MicroStation user for over 25 Years. InRoads user since it's first version. Actually trained on TDP (Transportation Design Package) on a Vax 11/785.
Project Manager/Engineer for 1st 100% CADD produced project for Md. State Highway Administration. Note: 15% was Traffic Signal/Signing/Lighting plans in AutoCAD, 85% was Highway/Storm Drain/Grading/Pavement Marking plans in MicroStation (IGDS) After that project, served as CADD Manager for the Highway Design Division until 1996. Worked at a training center for 7 months until that business folded and spent the next 10 years at GPI (Greenman-Pedersen, Inc. at their Jessup, Md office.
In January of 2009 was laid-off (after 2 1/2 years) from a position as a Senior CAD Systems Engineer for a large land development firm in Rockville, MD.
On Feb. 4, 2009, I was hired by AB Consultants, Inc. (www.abconsultantsinc.com) as their CADD Manager. Given the economic situation at that time, I was fortunate to have landed any job and this one was very good.
Recent experience includes extensive user interface management, InRoads XML Report customization, Roadway Designer and Template Editor development. Have created over 100 different Templates for multiple jurisdictions. XML report customization includes Legal Description, Survey, Volume Reports, Point/Line/Curve Tabling, Roadway Designer and XIN Management, Analysis & Reporting. I have also worked for over a year each on two light rail projects. One was in InRoads V8i Ss2 and the other in InRoads V8i Ss4.
I have worked extensively with configuration files and variables, including significant efforts in PCF files for both MicroStation and InRoads coordination.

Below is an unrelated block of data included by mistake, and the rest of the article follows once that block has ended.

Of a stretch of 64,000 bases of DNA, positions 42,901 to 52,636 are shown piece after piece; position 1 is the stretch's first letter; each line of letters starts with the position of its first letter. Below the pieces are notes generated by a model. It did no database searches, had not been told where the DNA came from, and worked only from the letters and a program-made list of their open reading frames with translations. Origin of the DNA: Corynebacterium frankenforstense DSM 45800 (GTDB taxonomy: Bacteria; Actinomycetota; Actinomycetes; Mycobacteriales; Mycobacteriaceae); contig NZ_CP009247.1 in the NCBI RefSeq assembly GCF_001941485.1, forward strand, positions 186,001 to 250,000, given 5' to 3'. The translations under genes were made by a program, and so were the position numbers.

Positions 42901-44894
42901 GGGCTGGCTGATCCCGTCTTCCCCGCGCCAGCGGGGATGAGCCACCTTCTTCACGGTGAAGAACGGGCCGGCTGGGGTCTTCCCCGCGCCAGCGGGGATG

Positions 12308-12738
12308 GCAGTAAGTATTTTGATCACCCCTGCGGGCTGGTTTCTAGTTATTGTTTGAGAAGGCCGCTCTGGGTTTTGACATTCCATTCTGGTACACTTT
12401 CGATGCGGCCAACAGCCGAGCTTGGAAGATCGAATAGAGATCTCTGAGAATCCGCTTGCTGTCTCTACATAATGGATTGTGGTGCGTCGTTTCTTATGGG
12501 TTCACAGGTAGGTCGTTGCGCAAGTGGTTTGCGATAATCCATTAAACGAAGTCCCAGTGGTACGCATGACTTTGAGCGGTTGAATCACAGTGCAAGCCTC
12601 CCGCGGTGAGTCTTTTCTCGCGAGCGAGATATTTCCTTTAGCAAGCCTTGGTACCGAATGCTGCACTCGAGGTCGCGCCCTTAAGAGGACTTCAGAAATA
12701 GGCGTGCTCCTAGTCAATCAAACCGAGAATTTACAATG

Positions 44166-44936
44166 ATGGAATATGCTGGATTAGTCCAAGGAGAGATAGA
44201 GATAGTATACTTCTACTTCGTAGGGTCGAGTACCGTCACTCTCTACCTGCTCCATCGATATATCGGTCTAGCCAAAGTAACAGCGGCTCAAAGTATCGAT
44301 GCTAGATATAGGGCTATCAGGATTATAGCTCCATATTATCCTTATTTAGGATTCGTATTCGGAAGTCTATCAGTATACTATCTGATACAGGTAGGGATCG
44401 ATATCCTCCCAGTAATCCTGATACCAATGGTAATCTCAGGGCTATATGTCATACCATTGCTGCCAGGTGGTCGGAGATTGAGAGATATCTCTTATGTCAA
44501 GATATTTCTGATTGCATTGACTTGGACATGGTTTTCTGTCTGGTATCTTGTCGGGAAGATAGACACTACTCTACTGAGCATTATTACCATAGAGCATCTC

I am becoming proficient with Civil 3D now and at managing Autodesk software. That task is not anywhere near as easy as Bentley makes it.
I was using an Avatar (with permission) from a cartoon by Mr. Roger Penwill - a talented and generous artist who apparently is also very familiar with CAD users and their managers. http://www.cadcartoons.com To see it in its full glory, follow this link:
It seems that today, while you have to keep ones engineering skills sharp, that the skills for using the software in these endeavors requires as much or more efforts to keep current. And with the current situation (Covid-19) ones IT skills must be resurrected after years of having and on call, on site IT Department.
If you had been following any of my more recent posts, you may have noticed a strong slant towards InRoads Ss4/Open Roads. I was one of four persons from my firm that was on a long term, on-site assignment at a project which is being designed in InRoads Ss4/Open Roads. Sometimes, I feel like we've thrown out the baby with the bath water. I really miss the Roadway Designer. I had no trouble saying goodbye to the Roadway Modeler, but this is a big leap. And I see on the horizon, we will soon be saying goodbye to XIN files. These have been great tools that I am and will find difficult to get along without. Progress... For this old dog, some new tricks are tougher than others. C'est la vie!
Well, here's a quote that I do not even recall from where, but it goes like this:
"Wherever you go, there you are!"
So what's the point of this seemingly mindless quote? Well, my last days at AB have come and I have started one more leg of my career. Nine days short of the 40th anniversary of my first day of work at Maryland DOT, State Highway Administration, I became the CADD Manager for the Maryland DOT, State Highway Administration. More news to come as this story unfolds.
We are now in the early steps of the migration to Open Roads Designer. Having completed the migration of our InRoads based workspace to and ORD workspace with Chuck Lawson (Bentley), we have a handful of internal testers who have begun kicking the tires.